The opinion of the court was delivered by: Hon. Hugh B. Scott
This matter is referred to the undersigned to hear and determine pretrial matters pursuant to 28 U.S.C. § 636 (b)(1)(A) and, pursuant to 28 U.S.C. § 636(b)(1)(B), to submit proposed findings of fact and recommendations for the disposition of any motion excepted by 28 U.S.C. § 636(b)(1)(A) (text Order of Mar. 3, 2010).
The instant matters before the Court are (a) defendant Vincent Giamo's omnibus motion which seeks the following relief: suppression of evidence seized pursuant to a search warrant; suppression of evidence seized pursuant to consent; filing of a Bill of Particulars; production of discovery; production of Brady materials; furnishing the identity of informants; production of Federal Rules of Evidence 404(b) and 807 disclosure; search of Government agents' personnel files; and preservation of evidence (Docket No. 15, motion of Nov. 30, 2010), and (b) defendant Mary Giamo's joinder in that motion (Docket No. 16, motion of Dec. 1, 2010).
The Government has filed responding papers (Docket No. 19), and later supplemented this response regarding the search of personnel records and the request for Federal Rule of Evidence 807 material (Docket No. 26, Gov't Atty. Supp'al Aff. ¶ 2). Argument of this motion was set and later adjourned several times as the parties attempted to resolve this case by plea, but ultimately were unsuccessful (see, e.g., Docket Nos. 22, 23, text minute entries Mar. 16, 2011, Sept. 28, 2011, Oct. 4, 2011). At the last conference in this matter, on October 4, 2011, the parties announced that no resolution was forthcoming and that the motions would need to be decided; the Government then was given until October 18, 2011, to supplement its response and the motions would be deemed submitted as of October 18, 2011 (text minute entry, Oct. 4, 2011).
Defendants are charged in an eight-count Indictment for violations of the Internal Revenue Code, 26 U.S.C. §§ 7201, 7206(2), regarding joint tax returns filed by husband and wife Vincent and Mary Giamo. They are charged with willfully evading payment of income taxes in 2002-2005 by filing fraudulent corporation income tax returns that understated the income from their business, Utopia, by declaring that no income was earned (or that the company lost money) from that business each of these years (Docket No. 1, Indict., Counts I-IV). The Indictment also charges defendants with fraudulently preparing tax returns for these tax years, in violation of I.R.C. § 7206(2) (id., Counts V-VIII).
According to the Government's response to these motions (Docket No. 19, Gov't Response at 1-3), during the years 2000 through 2005, defendants were the sole shareholders of 228 Franklin Street, Inc., doing business as "Utopia," a night club and bar. Mary Giamo was the president of that corporation, while Vincent was vice president (id. at 1). In January 2006, the Internal Revenue Service ("IRS") commenced an investigation of defendants for under-reporting income after agents interviewed the former manager of Utopia. The former manager stated that defendants maintained two sets of books and records for the corporation, one for tax purposes and a second with the true financial status of the corporation (id. at 2). The IRS then sent an undercover agent to talk with defendants when defendants proposed to sell the corporation. The agent recorded the conversation. Defendants discussed the revenue generated by the business. The agent also contacted the broker involved in the sale of the business who stated that Utopia had gross receipts of over $1,000,000. (Id. at 2-3.) Agents then applied for a search warrant of defendants' residence from the undersigned; agents executed this warrant and found two sets of books for the corporation (id. at 3).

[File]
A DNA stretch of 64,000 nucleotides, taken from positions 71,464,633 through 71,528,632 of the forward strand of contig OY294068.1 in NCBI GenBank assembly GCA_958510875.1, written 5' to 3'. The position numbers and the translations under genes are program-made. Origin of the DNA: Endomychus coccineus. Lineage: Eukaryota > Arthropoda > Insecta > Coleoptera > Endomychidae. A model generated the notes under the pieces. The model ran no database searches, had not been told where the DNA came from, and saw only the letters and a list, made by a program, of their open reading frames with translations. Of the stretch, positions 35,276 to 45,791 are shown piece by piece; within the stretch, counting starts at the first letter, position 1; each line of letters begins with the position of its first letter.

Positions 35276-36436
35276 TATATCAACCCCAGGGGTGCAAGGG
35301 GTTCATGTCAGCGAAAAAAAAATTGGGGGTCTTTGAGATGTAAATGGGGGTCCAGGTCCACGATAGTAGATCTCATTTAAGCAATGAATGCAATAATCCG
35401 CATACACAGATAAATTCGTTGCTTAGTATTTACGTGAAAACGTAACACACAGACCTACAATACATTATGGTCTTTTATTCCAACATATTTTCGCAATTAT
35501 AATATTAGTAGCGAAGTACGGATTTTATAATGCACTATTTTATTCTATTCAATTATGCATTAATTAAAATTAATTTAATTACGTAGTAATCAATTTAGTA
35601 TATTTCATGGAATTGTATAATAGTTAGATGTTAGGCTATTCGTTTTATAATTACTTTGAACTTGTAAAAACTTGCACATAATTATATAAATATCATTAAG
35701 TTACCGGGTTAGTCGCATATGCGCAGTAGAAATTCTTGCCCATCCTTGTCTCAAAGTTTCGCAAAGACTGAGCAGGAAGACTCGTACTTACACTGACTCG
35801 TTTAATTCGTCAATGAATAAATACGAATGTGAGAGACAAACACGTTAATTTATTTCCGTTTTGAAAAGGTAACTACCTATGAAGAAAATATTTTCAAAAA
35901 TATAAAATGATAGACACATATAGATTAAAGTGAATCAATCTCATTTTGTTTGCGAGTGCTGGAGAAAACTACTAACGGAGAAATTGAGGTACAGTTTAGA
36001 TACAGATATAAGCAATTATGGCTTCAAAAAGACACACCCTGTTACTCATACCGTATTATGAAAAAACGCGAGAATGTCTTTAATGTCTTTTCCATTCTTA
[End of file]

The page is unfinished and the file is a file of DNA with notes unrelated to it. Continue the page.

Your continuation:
Defendants seek a Bill of Particulars. The Government objects to such particularization given the allegations in the Indictment and discovery furnished to date (Docket No. 19, Gov't Response at 10-13).
Rule 7(f) of the Federal Rules of Criminal Procedure provides that the Court may direct the filing of a Bill of Particulars. Technically, a Bill of Particulars is an amplification of the pleadings and not discovery.
Bills of Particulars are to be used only to protect a defendant from double jeopardy and to enable adequate preparation of a defense and to avoid surprise at trial. United States v. Torres, 901 F.2d 205 (2d Cir. 1990); see United States v. Persico, 621 F. Supp. 842, 868 (S.D.N.Y. 1985) (citing Won Tai v. United States, 273 U.S. 77, 82 (1927)). The Government is not obligated to "preview its case or expose its legal theory," United States v. LaMorte, 744 F. Supp. 573 (S.D.N.Y. 1990); United States v. Leonelli, 428 F. Supp. 880 (S.D.N.Y. 1977); nor must it disclose the precise "manner in which the crime charged is alleged to have been committed,"
United States v. Andrews, 381 F.2d 377 (2d Cir. 1967). Notwithstanding the above, there is a special concern for particularization in conspiracy cases. United States v. Davidoff, 845 F.2d 1151 (2d Cir. 1988).
Upon review of the Indictment, the Court finds that defendants are not entitled to a Bill of Particulars inasmuch as they are sufficiently advised of the charges against them to allow for the proper preparation of a defense, to avoid surprise at trial, and to protect each of them from double jeopardy.
Defendants next seek various items of pretrial discovery. Although there is no general constitutional right to pretrial discovery in a federal criminal case, a defendant does have a pretrial discovery right with respect to certain matters. For example, under the Fifth Amendment's due process clause, a defendant is entitled to specific exculpatory evidence which is material either to guilt or punishment. In addition, the Government has certain ...